First & Last Mile: Connecting People to Transit

by Jill Locantore on September 3, 2015

New report recommends strategies for addressing funding needs

Report Cover

Facilities like sidewalks and bike lanes that connect people to transit are very important for the success of our region’s  transportation system, but are currently inadequate and underfunded.  These are some of the key findings of a new report released today, developed by WalkDenver and BBC Research & Consulting on behalf of Mile High Connects.  The Natural Resources Defense Council and FRESC: Good Jobs, Strong Communities also contributed to the report.

The Denver region is spending billions of dollars to expand public transit throughout the metro area, yet for the most part, the FasTracks program does not provide direct funding for “first and last mile connections” (FLMC) that help people get to and from the new transit stations.  Through surveys and focus groups with public and private sector representatives, WalkDenver and our partners explored the consequences of this lack of funding, as well as potential solutions.

Pedestrian infrastructure, including sidewalks, safe street crossings, and wayfinding signs, rose to the top as the most important and most underfunded FLMC improvements needed in the Denver region. Other facilities and services identified as important include lighting and other measures to address safety concerns related to crime; dedicated bike lanes; traffic calming; bus stop amenities (e.g., buses, shelters, trash cans etc.); and streetscaping.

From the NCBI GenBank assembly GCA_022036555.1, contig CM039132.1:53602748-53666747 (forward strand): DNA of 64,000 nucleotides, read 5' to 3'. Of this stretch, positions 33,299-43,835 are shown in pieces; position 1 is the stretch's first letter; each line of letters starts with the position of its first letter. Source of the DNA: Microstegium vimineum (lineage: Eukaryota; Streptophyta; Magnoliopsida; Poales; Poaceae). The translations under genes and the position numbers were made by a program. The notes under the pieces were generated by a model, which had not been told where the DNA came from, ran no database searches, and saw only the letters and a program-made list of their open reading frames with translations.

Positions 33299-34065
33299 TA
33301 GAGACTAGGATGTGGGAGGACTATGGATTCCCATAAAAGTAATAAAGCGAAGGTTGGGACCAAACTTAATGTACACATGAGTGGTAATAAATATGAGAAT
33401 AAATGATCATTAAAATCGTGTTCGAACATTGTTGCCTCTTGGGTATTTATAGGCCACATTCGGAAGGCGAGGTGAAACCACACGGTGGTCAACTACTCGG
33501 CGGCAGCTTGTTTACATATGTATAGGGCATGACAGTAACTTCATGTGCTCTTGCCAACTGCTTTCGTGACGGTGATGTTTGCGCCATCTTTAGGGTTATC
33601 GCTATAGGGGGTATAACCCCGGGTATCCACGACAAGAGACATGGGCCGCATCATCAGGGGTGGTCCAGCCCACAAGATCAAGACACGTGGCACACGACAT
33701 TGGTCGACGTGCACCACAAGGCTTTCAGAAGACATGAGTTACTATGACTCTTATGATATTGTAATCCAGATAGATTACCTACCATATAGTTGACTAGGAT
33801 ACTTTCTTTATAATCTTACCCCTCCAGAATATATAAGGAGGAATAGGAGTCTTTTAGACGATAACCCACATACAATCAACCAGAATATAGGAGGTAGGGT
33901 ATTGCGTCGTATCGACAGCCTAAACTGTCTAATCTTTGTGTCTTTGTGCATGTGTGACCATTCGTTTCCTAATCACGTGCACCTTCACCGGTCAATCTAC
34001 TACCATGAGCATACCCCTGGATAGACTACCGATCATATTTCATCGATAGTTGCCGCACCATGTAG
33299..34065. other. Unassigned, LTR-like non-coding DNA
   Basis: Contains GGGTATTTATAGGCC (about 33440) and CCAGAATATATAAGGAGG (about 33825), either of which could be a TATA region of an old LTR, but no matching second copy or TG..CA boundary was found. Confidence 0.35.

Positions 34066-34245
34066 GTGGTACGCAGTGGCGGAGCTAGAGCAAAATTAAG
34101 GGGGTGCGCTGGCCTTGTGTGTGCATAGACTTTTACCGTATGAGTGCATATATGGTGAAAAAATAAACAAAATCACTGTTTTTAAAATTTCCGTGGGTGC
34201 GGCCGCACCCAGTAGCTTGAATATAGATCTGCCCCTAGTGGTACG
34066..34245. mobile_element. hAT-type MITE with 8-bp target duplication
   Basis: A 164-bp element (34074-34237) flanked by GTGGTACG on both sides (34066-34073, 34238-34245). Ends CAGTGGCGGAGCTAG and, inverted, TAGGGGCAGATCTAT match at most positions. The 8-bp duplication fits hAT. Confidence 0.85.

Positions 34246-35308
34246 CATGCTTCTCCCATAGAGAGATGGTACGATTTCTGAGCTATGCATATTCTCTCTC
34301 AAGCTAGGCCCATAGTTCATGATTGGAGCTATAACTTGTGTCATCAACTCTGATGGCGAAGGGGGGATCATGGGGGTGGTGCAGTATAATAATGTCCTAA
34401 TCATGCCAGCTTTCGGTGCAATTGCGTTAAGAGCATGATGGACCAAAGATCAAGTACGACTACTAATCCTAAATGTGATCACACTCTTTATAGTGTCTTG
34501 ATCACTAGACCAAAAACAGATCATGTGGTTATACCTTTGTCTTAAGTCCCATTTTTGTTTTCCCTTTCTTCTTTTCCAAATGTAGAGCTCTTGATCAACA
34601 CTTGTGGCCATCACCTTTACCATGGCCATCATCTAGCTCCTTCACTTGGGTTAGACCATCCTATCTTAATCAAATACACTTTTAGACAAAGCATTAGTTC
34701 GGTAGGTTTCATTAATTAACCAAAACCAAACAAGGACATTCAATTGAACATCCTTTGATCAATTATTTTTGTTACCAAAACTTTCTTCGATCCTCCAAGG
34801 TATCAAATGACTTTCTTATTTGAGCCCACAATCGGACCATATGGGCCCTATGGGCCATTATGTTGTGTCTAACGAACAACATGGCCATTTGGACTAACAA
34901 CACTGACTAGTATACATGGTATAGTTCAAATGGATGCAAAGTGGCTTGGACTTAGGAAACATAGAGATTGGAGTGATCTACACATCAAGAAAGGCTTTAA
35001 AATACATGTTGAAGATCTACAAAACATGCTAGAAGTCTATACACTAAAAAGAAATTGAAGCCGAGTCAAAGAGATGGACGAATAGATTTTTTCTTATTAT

Research participants agreed that, without these types of facilities, transit ridership is lower than is could be, economic development is stunted, and low-income and communities of color are disadvantaged. Addressing these challenges will require the coordinated efforts of the Regional Transportation District (RTD), the Colorado Department of Transportation (CDOT), and the Denver Regional Council of Governments (DRCOG), with a particularly important role for local governments.

The report recommends that all levels of government should:

  • Include a set aside for or strong emphasis on FLMC in annual capital improvement programs, new bond programs, and in any new transportation funding sources.
  • Establish performance measures including mode share goals for transit, walking, and biking, and strive to allocate transportation funding across modes in proportion to these goals.
  • Adopt strong plans and policies that prioritize transit, walking, and biking, such as complete street policies, bicycle and pedestrian plans, active transportation plans, or FLMC strategic plans.
  • Track spending on FLMC, maintain a comprehensive inventory of pedestrian and bicycle facilities, and monitor usage of these facilities.

Click on the links below to download the full report and related documents:

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